On December 11 2022, at the Banyo Library meeting room, we brought together people from the different groups working together on this project: Kira from Regen Brisbane/Meeanjin, Marcus and Richard from ACF Community Brisbane Northside, Gayle and David from The Shady Lanes Project. along with several members of the Banyo community.
We started the meeting with a question…
What if we could work together to transform the streets of Banyo with council-planted street trees supported by resident-planted native verge gardens, making them cool, walkable, biodiverse, habitat corridors connecting larger green spaces and other destinations? What would that be like? What might it feel like? Whose lives might it change?
… which led to lively conversation. Here are some of the ideas people came up with in a very short time:
- cooler streets
- more biodiversity
- butterflies and pollinators
- more attractive entrance to the suburb to be proud of (especially industrial areas)
- more habitat
- benefits similar to forest bathing
- change peoples attitudes to possums etc
- change the way people drive (it feels like people live here)
- increases community cohesion and pride
- links all ages
- better air quality
- makes the footpaths an important space – not just a nuisance to mow
- encourages you to linger and have conversations
- lots of memories of walking as children – walking to school, always something interesting, learn about nature, increase pride in where you live. Maybe reduce traffic from people driving to schools.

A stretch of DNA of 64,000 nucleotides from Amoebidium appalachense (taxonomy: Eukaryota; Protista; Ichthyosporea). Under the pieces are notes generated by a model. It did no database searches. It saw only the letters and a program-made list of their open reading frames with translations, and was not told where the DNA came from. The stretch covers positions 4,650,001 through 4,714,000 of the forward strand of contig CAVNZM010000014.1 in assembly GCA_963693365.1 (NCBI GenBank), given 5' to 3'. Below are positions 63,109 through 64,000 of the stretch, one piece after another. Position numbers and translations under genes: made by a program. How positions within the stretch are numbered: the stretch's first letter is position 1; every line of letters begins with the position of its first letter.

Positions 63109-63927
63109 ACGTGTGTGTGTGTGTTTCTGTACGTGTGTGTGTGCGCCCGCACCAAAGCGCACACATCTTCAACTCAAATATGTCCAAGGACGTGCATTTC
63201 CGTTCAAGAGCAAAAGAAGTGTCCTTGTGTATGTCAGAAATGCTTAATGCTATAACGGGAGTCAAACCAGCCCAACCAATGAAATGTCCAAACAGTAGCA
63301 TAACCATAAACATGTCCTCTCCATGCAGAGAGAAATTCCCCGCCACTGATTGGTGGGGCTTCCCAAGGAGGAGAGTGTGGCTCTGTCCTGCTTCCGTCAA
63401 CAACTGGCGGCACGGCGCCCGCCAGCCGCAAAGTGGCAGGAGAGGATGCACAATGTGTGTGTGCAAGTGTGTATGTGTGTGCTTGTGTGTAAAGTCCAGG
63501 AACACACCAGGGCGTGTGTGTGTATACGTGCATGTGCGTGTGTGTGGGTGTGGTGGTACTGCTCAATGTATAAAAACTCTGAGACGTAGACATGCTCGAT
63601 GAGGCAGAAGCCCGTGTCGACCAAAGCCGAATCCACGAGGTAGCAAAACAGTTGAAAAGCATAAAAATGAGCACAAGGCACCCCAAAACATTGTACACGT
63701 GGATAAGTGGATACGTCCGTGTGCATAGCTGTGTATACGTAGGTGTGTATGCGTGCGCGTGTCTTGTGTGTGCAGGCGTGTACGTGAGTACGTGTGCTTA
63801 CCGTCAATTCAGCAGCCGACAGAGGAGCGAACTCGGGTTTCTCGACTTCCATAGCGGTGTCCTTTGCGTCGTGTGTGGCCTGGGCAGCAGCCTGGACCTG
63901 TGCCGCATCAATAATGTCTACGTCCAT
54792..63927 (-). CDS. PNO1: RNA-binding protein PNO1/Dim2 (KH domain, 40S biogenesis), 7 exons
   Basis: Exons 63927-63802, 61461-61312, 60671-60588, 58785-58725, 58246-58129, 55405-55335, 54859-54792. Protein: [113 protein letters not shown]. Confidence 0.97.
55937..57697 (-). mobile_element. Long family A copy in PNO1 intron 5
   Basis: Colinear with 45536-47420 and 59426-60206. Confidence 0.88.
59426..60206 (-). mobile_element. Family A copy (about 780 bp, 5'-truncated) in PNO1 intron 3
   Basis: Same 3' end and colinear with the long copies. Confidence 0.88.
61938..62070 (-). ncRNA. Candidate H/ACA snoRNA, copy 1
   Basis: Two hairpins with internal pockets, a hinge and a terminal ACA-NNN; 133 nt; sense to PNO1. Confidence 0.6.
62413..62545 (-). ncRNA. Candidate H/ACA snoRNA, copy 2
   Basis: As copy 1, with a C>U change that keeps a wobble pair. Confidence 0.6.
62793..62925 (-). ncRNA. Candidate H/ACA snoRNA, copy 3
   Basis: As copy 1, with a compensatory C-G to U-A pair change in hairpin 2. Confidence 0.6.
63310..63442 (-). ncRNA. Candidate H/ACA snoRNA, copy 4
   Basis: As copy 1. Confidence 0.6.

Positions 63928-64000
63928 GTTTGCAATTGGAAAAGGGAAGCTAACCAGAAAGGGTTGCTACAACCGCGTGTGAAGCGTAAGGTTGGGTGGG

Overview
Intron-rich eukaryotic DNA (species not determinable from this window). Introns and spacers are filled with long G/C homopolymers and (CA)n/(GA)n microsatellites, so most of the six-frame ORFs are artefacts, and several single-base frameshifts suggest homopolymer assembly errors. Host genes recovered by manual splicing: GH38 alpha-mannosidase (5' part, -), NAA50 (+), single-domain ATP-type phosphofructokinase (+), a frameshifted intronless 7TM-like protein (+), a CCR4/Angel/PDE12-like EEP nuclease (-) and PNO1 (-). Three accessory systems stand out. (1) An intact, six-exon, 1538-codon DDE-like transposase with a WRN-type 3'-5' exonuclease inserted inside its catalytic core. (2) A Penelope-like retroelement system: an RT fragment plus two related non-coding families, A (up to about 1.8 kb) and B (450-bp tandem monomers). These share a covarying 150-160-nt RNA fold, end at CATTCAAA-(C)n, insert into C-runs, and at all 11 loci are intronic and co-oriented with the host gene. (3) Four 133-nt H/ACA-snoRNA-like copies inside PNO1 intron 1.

- might increase property prices or at least feel like a nicer place to live
It was just 10 minutes but it engaged our imaginations, and our emotions.
It made us stop and think about what we valued and how our streets have changed over the years and what we missed.
Freedom and adventure for children as they walk in their neighbourhood. Exposure to nature as part of daily life. Connection to community. Pride in the suburb we call home.
No doubt many more thoughts came in the days and nights afterwards, but this was enough to set us towards finding that shared purpose and seeing how transforming the streets could bring us all closer to the future we want.
As this project evolves, especially if we get bogged down when progress seems slow, or we have to evaluate new suggestions and opportunities, we will revisit this exercise and ask:
Where are we going?
What sort of future do we want for our children and grandchildren?
What is our shared purpose for this project?
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